Drafting Defensive Backs: A Patriots Case Study

Darius Butler Released

Believe it or not, Darius Butler was a prototypical Patriots defensive back draft pick.

NEPD Editor: Doug Kyed

Entering the 2012 NFL Draft, there seems to be one common sentiment among Patriots fans, “We need defensive backs!”

One of the chief reasons why the Patriots need defensive backs is their spotty history in the draft taking corners and safeties.

Throughout the twelve seasons Bill Belichick has been Head Coach, the Patriots have taken 21 defensive backs, four remain with the team.

I put together a spreadsheet containing all of those players vitals, hoping to come up with some patterns to possibly try to determine what the Patriots look for in a DB, and which players in the 2012 class they’ll potentially be looking at. (Thanks to NFLDraftScout.com and the Boston.com Draft Database for all combine results)

Here are some of the most interesting findings:



SCROLL LEFT TO RIGHT FOR MORE INFORMATION

HEIGHT
The Patriots like short defensive backs. Of the 21 players the Patriots have drafted, four have been 5’11” or taller: Hakim Akbar (potentially drafted as a linebacker), Christian Morton, Patrick Chung and Ras-I Dowling. Three of those players are 6’0” or over (Chung is 5’11” and only Dowling is 6’1”.

When I threw out this stat on Twitter, there were some people speculating that it was likely that taller players weren’t around when the Patriots were drafting. That’s simply not true. In 2003, Rashean Mathis, Ken Hamlin, Drayton Florence, Bryan Scott and Terrence Keal, all over 5’11”, were drafted soon after Eugene Wilson. In 2004, Will Allen was drafted between Guss Scott and Dexter Reid. In 2005, Domonique Foxworth and Travis Daniels were drafted after Ellis Hobbs. In 2007, Eric Weddle was drafted after Brandon Meriweather. In 2008, Terrell Thomas and Antwaun Molden were drafted after Terrence Wheatley, a major reach at 62… you get the point.

Now I’m definitely NOT saying that height is all that matters in the NFL for defensive backs. But, what I will say is that for twelve years, the Patriots were using one system that didn’t seem to be working and it took them twelve years to finally draft a defensive back over 6’0” early in Dowling. The sense is that the Patriots like smaller corners because they can turn and run better and have smoother hips.

Some other notes:
-Ellis Hobbs is the shortest at 5’9” flat.
-Seven players were 5’9”, ten were 5’10”, one was 5’11”, two were 6’0” and one was 6’1”
-Three of the 5’11”+ players were safeties.
-It’s still early, but the Patriots are 2/4 for players over 5’11”, as Chung has been a quality player and Dowling looked great before his injury.

SPEED
Bill Belichick also likes his defensive backs fast. Of the 21 players drafted, 17 have ran sub 4.5 40s. Four ran 4.3 40s, thirteen ran 4.4 40s, one ran a 4.5 40 and two ran 4.6 40s (one being Hakim Akbar who was drafted as a linebacker). All of the players who ran 4.5+ 40s were safeties.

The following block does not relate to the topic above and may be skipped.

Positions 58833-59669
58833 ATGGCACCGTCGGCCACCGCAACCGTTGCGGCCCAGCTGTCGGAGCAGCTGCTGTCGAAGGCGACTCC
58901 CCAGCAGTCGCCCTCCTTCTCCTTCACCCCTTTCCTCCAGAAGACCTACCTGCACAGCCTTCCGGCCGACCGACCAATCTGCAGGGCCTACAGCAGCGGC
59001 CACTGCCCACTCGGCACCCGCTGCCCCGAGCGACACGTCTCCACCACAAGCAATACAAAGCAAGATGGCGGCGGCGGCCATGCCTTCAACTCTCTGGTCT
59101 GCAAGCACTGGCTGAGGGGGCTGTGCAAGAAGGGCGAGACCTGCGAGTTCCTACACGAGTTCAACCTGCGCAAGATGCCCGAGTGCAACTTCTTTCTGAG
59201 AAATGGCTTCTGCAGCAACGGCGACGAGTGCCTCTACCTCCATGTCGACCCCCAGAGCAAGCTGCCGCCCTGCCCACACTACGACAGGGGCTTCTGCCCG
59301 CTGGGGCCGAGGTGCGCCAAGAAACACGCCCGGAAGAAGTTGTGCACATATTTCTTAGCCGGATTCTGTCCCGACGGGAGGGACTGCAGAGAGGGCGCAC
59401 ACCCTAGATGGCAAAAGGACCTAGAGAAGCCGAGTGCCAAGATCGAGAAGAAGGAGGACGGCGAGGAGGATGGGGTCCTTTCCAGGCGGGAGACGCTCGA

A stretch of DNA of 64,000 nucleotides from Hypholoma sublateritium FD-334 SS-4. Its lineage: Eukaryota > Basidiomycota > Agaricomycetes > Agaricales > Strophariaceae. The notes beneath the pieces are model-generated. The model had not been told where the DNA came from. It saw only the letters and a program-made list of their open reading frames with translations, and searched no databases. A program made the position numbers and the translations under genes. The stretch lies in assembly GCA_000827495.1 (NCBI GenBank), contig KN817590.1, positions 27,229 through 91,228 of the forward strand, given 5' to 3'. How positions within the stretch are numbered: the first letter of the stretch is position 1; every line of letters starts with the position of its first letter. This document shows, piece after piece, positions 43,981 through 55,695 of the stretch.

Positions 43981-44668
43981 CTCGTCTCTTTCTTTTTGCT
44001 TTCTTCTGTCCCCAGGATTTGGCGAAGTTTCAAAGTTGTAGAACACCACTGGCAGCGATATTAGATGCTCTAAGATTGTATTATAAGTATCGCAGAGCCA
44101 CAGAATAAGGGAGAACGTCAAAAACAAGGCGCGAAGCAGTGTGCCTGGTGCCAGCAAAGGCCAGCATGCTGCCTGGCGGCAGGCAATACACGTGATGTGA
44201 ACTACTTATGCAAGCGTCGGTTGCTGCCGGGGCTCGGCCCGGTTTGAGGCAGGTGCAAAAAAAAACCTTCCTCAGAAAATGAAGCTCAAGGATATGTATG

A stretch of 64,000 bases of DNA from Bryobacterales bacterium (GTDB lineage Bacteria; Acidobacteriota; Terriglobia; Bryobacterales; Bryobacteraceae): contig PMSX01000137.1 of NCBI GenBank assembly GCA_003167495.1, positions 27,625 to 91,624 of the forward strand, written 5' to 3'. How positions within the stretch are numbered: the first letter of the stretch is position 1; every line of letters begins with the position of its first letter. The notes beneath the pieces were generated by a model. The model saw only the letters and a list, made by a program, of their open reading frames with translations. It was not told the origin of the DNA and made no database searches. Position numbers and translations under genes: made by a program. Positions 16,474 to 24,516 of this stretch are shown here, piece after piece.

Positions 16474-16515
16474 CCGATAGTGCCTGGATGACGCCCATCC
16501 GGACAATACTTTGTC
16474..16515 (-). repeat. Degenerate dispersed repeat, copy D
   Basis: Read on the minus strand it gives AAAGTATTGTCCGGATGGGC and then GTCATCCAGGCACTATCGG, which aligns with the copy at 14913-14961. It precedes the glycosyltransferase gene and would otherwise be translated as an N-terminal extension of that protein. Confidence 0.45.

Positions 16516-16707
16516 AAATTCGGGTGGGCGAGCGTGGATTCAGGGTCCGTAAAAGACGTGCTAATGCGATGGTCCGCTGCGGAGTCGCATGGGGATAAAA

I don’t think anyone would have figured that Belichick drafts workout warriors, but he does like his speedy corners. The Patriots haven’t drafted a defensive back who ran a 4.5+ 40 since 2005, James Sanders, one of their most successful picks.

Obviously speed is important in the NFL, but it does seem like the Patriots restrict their potential players to sub 4.5 speed. With the relative success of James Sanders, it might be wise to step away from that once in a while.

Some other notes:
-Average speed is 4.47
-Fastest player was Antwan Harris
-Slowest player was Hakim Akbar

DRAFT SELECTION
The Patriots only took one player in the second round or higher prior to 2007, Eugene Wilson. Since 2007, they’ve taken a defensive back in the first two rounds every year with varying success.

Brandon Meriweather was the earliest pick at 24, while Christian Morton (one of the 6’0” players) was the latest at 233. The average pick of all of these players is 116.7.

CAREER STARTS
Seven players have totaled 20 starts or more in the NFL: Eugene Wilson, Asante Samuel, Ellis Hobbs, James Sanders, Brandon Meriweather, Patrick Chung and Devin McCourty.

COLLEGE STARTS
The average number of college starts for Patriots defensive back picks is 28. Patrick Chung has the most starts with a sky high 51, whereas Malcolm Williams had zero at TCU. If you don’t count Williams, a special teamer, Antwan Harris is next with 14. Harris was Belichick’s first drafted DB.

Other than Williams, the Pats haven’t drafted a DB with less than 23 starts since 2001.

CAPTAINS
From what I can tell, Eugene Wilson, Guss Scott, Hobbs, Chung, Butler, McCourty, Dowling were the only captains at college.

It’s worth noting that four of those players have been drafted in the last three years, so maybe thats a new system for Belichick and that Patriots.

SENIOR BOWL
Terrence Wheatley, Darius Butler, Guss Scott, Eugene Wilson, Brandon Meriweather, Patrick Chung and Devin McCourty all participated in the Senior Bowl.

UNDERCLASSMEN
James Sanders and Hakim Akbar were the only juniors that left early for the Draft.

OTHER NOTES
-Average arm length is 31”, high 32.875, low 29.5
-Average hand size is 8.95, high 9.5, low 8.13
-Average 20 yard split is 2.58, high 2.7, low 2.47
-Average 10 yard split is 1.53, high 1.64, low 1.43
-Average vertical is 37.65, high 43.5, low 31
-Average 20 shuttle is 4.15, high 4.39, low 4.01